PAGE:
How to Live: A Life of Montaigne, Sarah Bakewell. An exploration of the life, times, and literary afterlife of Michel de Montaigne, the original essayist.This is first on the list because I spent more time with it than any other book on this list. Partway through I finally splurged and bought the complete essays, which I may or may not start working through in 2018.

A Book of Silence, Sara Maitland. Part memoir, part academic-ish study of silence and solitude. Arguably, this book was the one that really kicked off my current fascination with books on this subject.

Journal of a Solitude, May Sarton. This is kind of mostly about gardening but it was still a wonderful read about seeking time alone.

Eat Sleep Sit, Kaoru Nonomura. A memoir of one year at a strict Zen temple in Japan. It removed all romanticism from how I thought of monks and the ascetic way of life.

Upstream, Mary Oliver. Wonderful essays about poetry, nature, writing, and life.

The Hate U GiveAngie Thomas. A wonderful YA novel about a young black woman who sees her best friend shot to death by the police. It’s emotional and funny and political and heartbreaking.

The Things You Can See Only When You Slow Down, Haemin Sunim. Normally a book I would never admit to liking, this was a case of the right book at the right time.

Hourglass, Dani Shapiro. A kind of inexplicable memoir about, like the cover says, marriage and time. Beautifully written.

Outline, Rachel Cusk. A novel told in conversations, strangely compelling and fascinating.

Transit, Rachel Cusk. The follow-up to Outline, which I read very shortly afterward and which did not disappoint.

SapiensYuval Noah Harari. A fascinating exploration of how homo sapiens made it.

All Grown Up, Jami Attenberg. A novel told in vignettes about a woman alone, without partner or child, coming to terms with herself. It took me by surprise.

American PrimitiveMary Oliver. Poems about nature, humanity, and the universe.

300 Arguments, Sarah Manguso. A tiny but smart book. Essays distilled down to their barest essence.

Delights and Shadows, Ted Kooser. More poetry. I read a lot of poetry this year (for me).

Still Writing, Dani Shapiro. Lots of thoughts here.

One Hundred Days of Solitude, Jane Dobisz. I read this very quickly over 24 hours around Christmas, and I thought it was so lovely. I’m not sure how much that was because it was so much better than a similar book I’d finished a few days before, Consolations of the Forestwhich was not what I’d hoped.

Some random notes

Because I can’t limit myself to just favourite books, whatever exactly that means. I enjoyed some really fun novels this year: StartupPublic Relations, Grace and the Fever, Kissing Ted Callahan, SourdoughMade for Love was also fun but in a totally zany way. In a Lonely Place was moody and dark and perfect. I was sorry that both Commonwealth and Swimming Lessons featured the tired story of the young woman giving up her life to an older male writer. I read a lot of poetry. I re-read several favourite books: a few Barbara Pyms, The Hating Game, The Restraint of Beasts, The Writing LifeBearMansfield Park. I read a lot more about religion and spirituality this year, which is unusual for me. I read several great books about writing, in addition to Still WritingThe Art of Fiction, Reading Like a Writer, Draft No. 4, Six Memos for the Next MillenniumI also finally got to a few books that have been on my reading list for a long time: Someone at a DistanceHigh Rising, All Passion Spent, The House of Mirth.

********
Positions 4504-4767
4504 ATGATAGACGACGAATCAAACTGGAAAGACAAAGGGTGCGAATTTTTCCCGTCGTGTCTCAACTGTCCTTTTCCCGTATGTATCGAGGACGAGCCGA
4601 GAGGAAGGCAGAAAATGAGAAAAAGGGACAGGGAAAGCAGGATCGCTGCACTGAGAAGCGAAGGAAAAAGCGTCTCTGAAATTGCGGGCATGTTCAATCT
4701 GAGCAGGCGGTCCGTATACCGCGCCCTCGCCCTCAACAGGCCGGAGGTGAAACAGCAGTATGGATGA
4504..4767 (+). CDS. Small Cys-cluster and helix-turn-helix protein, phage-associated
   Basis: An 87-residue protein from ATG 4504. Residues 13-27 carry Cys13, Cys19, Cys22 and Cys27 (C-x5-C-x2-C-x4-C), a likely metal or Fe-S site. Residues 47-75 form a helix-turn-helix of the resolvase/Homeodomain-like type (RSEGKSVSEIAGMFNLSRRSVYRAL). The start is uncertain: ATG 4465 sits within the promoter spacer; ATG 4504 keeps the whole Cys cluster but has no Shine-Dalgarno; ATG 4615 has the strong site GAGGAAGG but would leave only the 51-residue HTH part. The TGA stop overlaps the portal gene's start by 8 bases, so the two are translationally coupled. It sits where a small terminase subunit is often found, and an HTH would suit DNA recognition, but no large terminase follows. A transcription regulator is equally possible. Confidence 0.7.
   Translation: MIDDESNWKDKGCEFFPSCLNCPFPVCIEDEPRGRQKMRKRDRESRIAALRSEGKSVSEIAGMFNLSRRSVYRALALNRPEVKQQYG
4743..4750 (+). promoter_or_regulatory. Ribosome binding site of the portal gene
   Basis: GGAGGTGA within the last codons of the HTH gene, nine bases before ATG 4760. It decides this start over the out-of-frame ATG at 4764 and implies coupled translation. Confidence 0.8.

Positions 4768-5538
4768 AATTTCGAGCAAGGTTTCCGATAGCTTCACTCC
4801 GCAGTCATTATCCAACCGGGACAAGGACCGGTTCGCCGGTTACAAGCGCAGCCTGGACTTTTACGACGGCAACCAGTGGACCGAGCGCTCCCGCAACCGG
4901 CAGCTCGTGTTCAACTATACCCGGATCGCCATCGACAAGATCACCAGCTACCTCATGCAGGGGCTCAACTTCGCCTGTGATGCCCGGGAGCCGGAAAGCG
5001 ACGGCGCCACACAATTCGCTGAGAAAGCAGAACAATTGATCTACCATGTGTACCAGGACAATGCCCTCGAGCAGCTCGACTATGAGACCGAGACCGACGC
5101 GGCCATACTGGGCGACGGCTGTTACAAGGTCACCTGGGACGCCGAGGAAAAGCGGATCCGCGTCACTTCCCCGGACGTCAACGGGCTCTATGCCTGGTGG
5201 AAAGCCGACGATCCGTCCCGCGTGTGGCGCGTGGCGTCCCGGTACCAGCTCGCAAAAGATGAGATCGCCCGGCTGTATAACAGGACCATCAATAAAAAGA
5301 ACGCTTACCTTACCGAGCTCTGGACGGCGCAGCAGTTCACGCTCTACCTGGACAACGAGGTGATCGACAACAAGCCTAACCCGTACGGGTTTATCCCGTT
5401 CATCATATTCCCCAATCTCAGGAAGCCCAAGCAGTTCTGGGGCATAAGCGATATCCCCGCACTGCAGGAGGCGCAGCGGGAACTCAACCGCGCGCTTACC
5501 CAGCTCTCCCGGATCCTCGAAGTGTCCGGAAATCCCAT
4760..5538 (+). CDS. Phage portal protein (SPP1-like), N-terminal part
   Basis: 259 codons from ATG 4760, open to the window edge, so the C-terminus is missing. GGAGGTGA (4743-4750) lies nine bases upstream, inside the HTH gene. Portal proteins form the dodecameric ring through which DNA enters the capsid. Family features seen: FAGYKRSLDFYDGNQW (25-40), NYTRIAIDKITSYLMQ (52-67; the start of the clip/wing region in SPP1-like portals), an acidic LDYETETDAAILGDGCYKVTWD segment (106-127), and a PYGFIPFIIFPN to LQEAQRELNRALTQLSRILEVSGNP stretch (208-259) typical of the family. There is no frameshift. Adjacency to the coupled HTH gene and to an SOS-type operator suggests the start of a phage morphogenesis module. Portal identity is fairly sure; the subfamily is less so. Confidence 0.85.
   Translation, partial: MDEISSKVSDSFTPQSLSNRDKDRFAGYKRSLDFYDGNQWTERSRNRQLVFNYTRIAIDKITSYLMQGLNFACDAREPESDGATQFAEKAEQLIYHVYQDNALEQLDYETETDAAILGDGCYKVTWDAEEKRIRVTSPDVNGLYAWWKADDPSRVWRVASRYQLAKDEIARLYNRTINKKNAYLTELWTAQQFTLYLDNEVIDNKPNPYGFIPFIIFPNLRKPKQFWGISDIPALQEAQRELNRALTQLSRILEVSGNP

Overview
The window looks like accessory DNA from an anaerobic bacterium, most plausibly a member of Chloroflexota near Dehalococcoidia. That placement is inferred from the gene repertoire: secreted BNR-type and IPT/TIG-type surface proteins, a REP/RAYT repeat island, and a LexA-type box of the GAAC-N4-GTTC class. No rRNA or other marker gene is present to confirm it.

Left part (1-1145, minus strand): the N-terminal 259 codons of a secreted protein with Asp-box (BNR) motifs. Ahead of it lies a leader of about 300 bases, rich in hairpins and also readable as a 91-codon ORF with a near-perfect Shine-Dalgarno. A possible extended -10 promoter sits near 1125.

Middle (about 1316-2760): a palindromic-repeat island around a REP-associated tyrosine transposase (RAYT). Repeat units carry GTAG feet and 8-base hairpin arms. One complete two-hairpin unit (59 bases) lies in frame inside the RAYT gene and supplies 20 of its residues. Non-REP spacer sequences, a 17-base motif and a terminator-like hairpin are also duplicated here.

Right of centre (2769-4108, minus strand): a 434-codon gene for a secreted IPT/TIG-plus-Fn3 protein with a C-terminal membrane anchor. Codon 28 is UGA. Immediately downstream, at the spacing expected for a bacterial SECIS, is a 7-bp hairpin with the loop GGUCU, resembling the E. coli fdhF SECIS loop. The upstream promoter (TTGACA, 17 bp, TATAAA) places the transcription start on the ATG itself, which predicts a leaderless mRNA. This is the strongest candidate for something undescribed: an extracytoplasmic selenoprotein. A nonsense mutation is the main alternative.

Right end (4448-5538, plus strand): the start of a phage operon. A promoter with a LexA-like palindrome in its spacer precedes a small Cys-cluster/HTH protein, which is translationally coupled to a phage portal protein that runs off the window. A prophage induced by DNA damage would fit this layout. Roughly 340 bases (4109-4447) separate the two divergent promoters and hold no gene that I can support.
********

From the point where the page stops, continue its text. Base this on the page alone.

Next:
Isn’t it wonderful that everyone doesn’t have the same favourite books? Isn’t it great that everyone loves different things?

For the last month the internet has been full of year-end reading lists, none of which look anything like mine (that’s a good thing). Here are some I enjoyed the most: Chicago Review of Book’s best fiction listLiterary Hub’s mega-listAustin Kleon’s reading year, and The Millions Year in Reading series. The one thing we will never ever have to worry about is running out of things to read.

New Life in the Void: Poet Lu Ji on the Art of Writing

Lu Ji was a prolific writer in early China (261-303) whose best known work is The Art of Writing (originally Wen Fu, also translated as Essay on Literature), an essay of literary criticism composed of both poetry and prose.

But calling it literary criticism doesn’t do it justice. It’s a collection of eleven poems on what it means to write, to read, and to put your faith in the power of the written word, whether by long-gone ancestors or future generations. 

Chinese text of The Art of Writing by Lu Ji

Excerpt from the Chinese text of Wen Fu (Source)